Progressive media, it seems, is one of the very few bright spots in today’s bleak world of journalism. Despite the cash-strapped economy, rather than succumbing to the heavy hand of advertisers or clinging to sensationalized coverage—as their corporate counterparts have been obliged to do—independent progressive media has managed to survive and flourish by simply sticking to its mandate while keeping ahead of the changing media environment.
At least, this is the optimistic picture presented in a new book entitled Beyond the Echo Chamber: Reshaping Politics Through Networked Progressive Media, and its accompanying blog. Authors and activists, Tracy Van Slyke and Jessica Clark examine the recent surge of progressive media from 2004 to the present and envision a strong, continuous rise in popularity based on their observations.
In the old days, it was considered a big success when a progressive magazine had 200,000 monthly subscribers. But today, there are a dozen or more blogs, magazines and online news sites that have enjoyed more than a million unique readers in a month.
With well over a billion worldwide internet users, progressive online media outlets in the form of blogs, news sites and magazines are reaching and capturing larger audiences than ever before. This is great news for Canadian media organizations like rabble.ca, The Walrus, Adbusters and, of course, This Magazine. (It should be noted that even mid-size American media Clark and van Slyke talk about easily dwarf their Canadian cousins—200,000 subscribers in Canada would rank among the largest publications in the country—which we certainly are not.)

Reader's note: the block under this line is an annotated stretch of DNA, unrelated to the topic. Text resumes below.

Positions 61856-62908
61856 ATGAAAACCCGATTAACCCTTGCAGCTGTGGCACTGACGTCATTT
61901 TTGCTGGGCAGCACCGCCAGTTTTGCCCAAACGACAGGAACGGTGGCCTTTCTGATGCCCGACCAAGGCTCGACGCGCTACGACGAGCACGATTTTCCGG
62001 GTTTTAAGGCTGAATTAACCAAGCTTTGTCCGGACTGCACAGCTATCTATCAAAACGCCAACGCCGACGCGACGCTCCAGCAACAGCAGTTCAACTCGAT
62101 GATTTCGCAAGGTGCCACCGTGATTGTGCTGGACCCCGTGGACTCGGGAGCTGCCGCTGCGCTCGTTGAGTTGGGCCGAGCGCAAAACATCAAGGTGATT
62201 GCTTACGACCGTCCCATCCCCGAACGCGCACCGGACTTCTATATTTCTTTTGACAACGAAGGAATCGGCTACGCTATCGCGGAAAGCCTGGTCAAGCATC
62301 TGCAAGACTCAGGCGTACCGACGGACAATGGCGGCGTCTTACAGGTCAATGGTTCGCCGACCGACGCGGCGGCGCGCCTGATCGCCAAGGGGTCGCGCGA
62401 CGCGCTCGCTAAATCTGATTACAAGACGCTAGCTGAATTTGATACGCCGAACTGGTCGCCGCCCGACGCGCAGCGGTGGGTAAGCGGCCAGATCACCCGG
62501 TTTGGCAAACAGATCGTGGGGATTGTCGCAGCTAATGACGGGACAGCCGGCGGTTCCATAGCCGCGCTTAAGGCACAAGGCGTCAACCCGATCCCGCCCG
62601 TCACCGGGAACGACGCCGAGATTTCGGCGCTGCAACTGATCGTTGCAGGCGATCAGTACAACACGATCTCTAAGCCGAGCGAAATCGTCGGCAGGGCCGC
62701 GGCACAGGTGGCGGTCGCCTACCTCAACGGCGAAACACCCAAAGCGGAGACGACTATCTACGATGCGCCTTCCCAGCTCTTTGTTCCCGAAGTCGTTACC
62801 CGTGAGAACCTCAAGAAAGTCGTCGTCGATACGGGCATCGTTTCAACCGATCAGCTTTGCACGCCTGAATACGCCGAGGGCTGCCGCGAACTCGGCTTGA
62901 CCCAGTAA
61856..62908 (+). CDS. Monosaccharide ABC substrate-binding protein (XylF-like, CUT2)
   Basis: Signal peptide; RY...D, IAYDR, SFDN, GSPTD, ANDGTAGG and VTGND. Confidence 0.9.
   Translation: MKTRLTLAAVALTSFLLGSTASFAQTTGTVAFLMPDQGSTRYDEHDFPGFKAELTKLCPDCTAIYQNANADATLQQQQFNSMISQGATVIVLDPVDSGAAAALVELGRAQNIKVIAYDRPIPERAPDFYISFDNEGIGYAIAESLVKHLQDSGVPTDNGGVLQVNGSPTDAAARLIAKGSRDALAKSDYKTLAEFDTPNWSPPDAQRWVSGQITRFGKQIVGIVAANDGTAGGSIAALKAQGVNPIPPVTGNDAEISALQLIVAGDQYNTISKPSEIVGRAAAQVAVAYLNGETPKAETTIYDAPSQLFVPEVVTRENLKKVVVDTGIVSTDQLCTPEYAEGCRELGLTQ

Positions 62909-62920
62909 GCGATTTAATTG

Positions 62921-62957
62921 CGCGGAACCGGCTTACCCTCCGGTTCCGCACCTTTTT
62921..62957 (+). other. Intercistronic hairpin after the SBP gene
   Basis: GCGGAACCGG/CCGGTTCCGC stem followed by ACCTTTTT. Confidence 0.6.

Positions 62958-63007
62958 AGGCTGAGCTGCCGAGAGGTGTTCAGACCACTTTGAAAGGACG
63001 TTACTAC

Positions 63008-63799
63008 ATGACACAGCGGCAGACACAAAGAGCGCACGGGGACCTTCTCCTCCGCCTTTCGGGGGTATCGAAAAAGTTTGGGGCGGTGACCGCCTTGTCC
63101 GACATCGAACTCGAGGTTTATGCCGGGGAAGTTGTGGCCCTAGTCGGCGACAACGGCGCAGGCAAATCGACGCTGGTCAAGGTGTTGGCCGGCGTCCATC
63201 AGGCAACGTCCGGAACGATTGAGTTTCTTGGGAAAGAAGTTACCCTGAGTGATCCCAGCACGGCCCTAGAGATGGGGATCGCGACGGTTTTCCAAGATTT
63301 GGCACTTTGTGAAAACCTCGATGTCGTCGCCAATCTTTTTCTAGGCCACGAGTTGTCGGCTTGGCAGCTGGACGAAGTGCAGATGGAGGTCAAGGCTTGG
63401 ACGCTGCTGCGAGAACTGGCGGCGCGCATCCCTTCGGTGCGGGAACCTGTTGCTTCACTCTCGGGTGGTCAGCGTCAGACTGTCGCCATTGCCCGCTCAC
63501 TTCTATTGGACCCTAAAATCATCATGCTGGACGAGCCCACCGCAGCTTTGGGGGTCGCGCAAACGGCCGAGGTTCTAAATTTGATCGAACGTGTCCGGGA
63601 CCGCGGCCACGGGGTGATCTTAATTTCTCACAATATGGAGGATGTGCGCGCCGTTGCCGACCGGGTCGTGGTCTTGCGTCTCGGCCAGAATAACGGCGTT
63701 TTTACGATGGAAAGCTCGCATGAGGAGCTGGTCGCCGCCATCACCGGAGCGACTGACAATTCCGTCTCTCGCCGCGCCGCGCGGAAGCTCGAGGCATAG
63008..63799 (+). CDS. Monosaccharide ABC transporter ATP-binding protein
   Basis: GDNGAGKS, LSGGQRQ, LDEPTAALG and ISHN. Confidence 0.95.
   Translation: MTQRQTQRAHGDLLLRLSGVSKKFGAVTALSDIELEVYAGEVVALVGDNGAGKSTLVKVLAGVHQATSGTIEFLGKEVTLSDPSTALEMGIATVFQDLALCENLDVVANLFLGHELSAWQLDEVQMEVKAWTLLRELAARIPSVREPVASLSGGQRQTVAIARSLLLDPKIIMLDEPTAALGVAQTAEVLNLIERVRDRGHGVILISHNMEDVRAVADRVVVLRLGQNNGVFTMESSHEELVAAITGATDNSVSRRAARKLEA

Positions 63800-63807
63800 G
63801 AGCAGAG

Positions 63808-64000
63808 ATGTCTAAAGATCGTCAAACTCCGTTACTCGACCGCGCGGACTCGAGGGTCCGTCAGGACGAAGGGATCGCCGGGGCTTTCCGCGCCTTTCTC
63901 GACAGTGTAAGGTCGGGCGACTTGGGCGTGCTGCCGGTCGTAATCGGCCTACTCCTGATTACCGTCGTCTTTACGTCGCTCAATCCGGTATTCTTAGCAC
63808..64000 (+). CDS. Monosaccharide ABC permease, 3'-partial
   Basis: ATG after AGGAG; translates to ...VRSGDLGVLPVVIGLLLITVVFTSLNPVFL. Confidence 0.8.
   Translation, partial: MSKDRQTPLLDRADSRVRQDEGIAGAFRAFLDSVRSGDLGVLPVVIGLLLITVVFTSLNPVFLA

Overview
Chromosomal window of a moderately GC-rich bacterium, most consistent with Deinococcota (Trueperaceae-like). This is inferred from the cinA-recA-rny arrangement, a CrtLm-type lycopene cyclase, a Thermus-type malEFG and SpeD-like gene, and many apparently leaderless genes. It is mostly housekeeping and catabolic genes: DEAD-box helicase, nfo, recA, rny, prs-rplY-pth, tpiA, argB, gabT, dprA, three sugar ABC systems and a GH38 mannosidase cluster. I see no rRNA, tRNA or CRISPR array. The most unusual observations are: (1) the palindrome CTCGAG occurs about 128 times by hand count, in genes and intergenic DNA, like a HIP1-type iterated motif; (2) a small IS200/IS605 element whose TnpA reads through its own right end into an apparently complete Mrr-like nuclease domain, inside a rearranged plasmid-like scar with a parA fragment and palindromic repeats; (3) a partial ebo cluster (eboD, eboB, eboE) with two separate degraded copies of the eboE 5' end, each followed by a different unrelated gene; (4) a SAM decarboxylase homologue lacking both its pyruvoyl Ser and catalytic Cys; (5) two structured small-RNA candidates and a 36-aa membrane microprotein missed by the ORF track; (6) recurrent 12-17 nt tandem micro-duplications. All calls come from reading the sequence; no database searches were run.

Yet, a larger audience isn’t the only advantage for progressive web-based media. Instead of relying on advertisers as a main source of funding during a time when budgets are tight, online independent media outlets also benefit from the support of government grants and reader donations. This, in turn, has allowed them to produce and remain consistent with the uncompromisingly lefty content that their readers crave.
The alternet article points out that:
… the new progressive media use a range of strategies and tactics that are far more hard-hitting and activist-oriented than the smaller print magazine universe that dominated progressive media for a long time.
While Clark and Van Slyke paint a flattering portrait of this new face of progressive media, they recognize that there are still a few flaws that remain to be fixed. One, being its disproportionate demographic since the majority of audience members are primarily white, middle-aged and well-educated. Other weaknesses include its lack of funding from wealthy foundations and individual billionaires, as well as its tendency not to invest in major media and communication in order to challenge the power of corporate big-wigs like CTVglobemedia and Canwest.
Nevertheless, the solution the authors propose is simple, and one that progressive media is already beginning to undertake. The establishment of larger and more interconnected models of social networking and an increased collaboration among independent media outlets should help alleviate the previously mentioned problems, increase its overall influence and allow it to continue to, quite literally, progress.